Thank you to all for being an integral part of Honolulu's first CityCamp. It was by all measures a great success, all because of you. I love how the community came together, shared knowledge and brainstormed ideas. It was inspiring to see City employees collaborating with the community in a productive, can-do environment.
As the day concluded, many people asked, what's next? CityCamp Honolulu was just a catalyst, a spark that we must now nurture and fuel to create lasting change. As Forest Frizzell said, "we will continue to have monthly meetups throughout 2012 as we usher in Code for America."
Some key dates to keep in mind:
Fri-Sat, January 20-21, 2012 - CityCampHNL Hack-a-thon
Saturday, February 25, 2012 - Unconferenz 2012
We will also keep you informed of any meetups that get scheduled through our Facebook page, Twitter and blog.
We wil also continue the conversation and develop our ideas online. Here are a couple resources I encourage you to participate in:
Ebisubashi is a central bridge and major attraction in the heart of Dotonbori. We crossed this bridge everyday during our stay in Osaka. Each time there was something new to experience. From here you can access all the restaurants in the area. Don Quijote is about one minute away and the iconic Glico Man looms over everything. In the evening this bridge is known to be a pick-up place where young people rendezvous. Nearby are the Love hotels, but that is a different story.
During the day you will run into typical Osakaites scurrying from one shop to the next. You might also find street performers testing out their material. Ron Mizutani showed us a video he and Greg Lau took of a dance troupe practicing their moves on the Ebisubashi crowd. Unfortunately that footage didn't get into the video segments that were run on KHON about Osaka and Kyoto.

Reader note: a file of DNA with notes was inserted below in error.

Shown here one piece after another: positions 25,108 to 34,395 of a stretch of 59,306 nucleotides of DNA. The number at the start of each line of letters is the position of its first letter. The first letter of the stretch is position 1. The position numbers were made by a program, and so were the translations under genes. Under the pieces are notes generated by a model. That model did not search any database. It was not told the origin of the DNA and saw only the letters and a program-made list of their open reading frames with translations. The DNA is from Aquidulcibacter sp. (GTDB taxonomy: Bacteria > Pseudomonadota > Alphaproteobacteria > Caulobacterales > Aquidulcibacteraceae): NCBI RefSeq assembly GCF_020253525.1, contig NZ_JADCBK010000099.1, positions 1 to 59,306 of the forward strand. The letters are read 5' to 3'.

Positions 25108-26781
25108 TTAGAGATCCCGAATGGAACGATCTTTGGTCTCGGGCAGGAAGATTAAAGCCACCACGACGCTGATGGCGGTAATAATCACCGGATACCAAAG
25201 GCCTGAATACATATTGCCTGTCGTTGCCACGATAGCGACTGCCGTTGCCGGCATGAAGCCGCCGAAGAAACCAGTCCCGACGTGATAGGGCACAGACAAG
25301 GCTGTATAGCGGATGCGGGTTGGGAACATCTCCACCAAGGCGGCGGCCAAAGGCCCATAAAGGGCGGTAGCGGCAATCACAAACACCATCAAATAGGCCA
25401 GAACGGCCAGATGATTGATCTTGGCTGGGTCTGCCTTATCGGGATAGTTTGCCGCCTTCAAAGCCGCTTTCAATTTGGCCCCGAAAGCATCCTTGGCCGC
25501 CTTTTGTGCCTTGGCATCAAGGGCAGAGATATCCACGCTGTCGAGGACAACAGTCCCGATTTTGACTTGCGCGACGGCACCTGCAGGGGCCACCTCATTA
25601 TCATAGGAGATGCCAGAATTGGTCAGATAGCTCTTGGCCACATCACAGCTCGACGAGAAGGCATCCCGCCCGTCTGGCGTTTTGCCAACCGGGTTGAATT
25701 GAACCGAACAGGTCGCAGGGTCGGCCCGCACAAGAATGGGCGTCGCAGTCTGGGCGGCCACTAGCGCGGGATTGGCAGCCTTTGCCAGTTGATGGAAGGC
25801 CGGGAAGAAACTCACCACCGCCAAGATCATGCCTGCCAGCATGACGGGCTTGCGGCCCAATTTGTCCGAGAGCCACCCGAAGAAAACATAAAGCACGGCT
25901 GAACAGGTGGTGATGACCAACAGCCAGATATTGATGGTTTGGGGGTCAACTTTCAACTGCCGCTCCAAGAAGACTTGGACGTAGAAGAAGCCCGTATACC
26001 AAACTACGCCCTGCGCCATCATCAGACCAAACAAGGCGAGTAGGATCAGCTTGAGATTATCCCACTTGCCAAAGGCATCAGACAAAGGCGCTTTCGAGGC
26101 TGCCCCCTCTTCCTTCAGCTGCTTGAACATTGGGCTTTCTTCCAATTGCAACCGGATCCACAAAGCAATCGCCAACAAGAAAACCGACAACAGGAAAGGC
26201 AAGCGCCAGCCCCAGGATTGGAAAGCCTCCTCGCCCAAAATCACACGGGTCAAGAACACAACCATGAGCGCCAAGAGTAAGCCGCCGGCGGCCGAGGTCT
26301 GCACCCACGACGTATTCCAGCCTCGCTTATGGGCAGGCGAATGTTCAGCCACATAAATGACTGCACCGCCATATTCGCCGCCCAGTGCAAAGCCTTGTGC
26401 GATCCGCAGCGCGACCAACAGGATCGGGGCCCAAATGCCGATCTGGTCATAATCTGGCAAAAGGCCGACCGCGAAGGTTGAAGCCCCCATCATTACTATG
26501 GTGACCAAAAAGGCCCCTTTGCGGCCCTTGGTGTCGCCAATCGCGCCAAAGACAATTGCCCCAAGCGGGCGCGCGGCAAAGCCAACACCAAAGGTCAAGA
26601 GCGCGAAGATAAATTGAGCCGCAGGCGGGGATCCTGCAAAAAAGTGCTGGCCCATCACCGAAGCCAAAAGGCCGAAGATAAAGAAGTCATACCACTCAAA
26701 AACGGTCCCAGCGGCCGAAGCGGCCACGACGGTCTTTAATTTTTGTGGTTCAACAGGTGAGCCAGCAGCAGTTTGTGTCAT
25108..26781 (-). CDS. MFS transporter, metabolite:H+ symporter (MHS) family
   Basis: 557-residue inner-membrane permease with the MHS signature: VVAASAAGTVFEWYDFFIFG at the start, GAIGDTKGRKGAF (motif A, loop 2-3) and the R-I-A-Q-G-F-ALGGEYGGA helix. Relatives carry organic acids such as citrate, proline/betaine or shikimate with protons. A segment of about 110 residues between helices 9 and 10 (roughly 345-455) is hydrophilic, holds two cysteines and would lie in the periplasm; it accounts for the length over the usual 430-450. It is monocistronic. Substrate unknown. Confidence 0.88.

On this our last day in Osaka, we happened on a street performance by a musician named Aimi. I find these chance meetings most memorable, nothing planned, pure serendipity. She happen to be playing what was to be her last song of the afternoon. With iPhone in hand, this is what I captured. I love her passion and expressiveness. Who knows, she might be the next big J-pop star. Regardless, it was well worth the experience.
On the second leg of her trans-Pacific solo row which started in May 24, 2009, Roz Savage has landed on Tarawa in the Pacific Island nation of Kiribati. The 105 day voyage was initially thought to take about 70 days and land in Tuvalu. In late Aug, already low on water and food, slightly off course and dealing with uncooperative winds, Savage decided to change her target of Tuvalu and reset her sights on Tarawa. In her blog she writes:
"It seems to be my karma in this lifetime to be faced from time to time with tough decisions – and this one is up there in my Top Ten Tough Decisions Of All Time. I spent most of last night agonizing over it. The night seemed hotter than usual in my cabin, and I was – literally and metaphorically – sweating over my options."
The decision was a sound one. And although Tuvalu has received international attention about rising sea levels and loss of land, that fact is true in any of the Pacific Islands in that region, Tarawa being no different. This Pacific atolls are so fragile and the people living there are keenly aware of balance we need to maintain to keep it healthy and life sustaining.
Roz will have a couple of weeks on Tarawa before regrouping and planning the final leg of her voyage to Australia. There must be a lot going through her mind now, relieved that this segment of the journey is complete, meeting the people of Tarawa, finding storage for her boat and equipment before her next voyage, attending the Climate Summit in Copenhagen in Dec. and finishing her book. This woman is a model for us all. Stay tuned as this journey isn't over.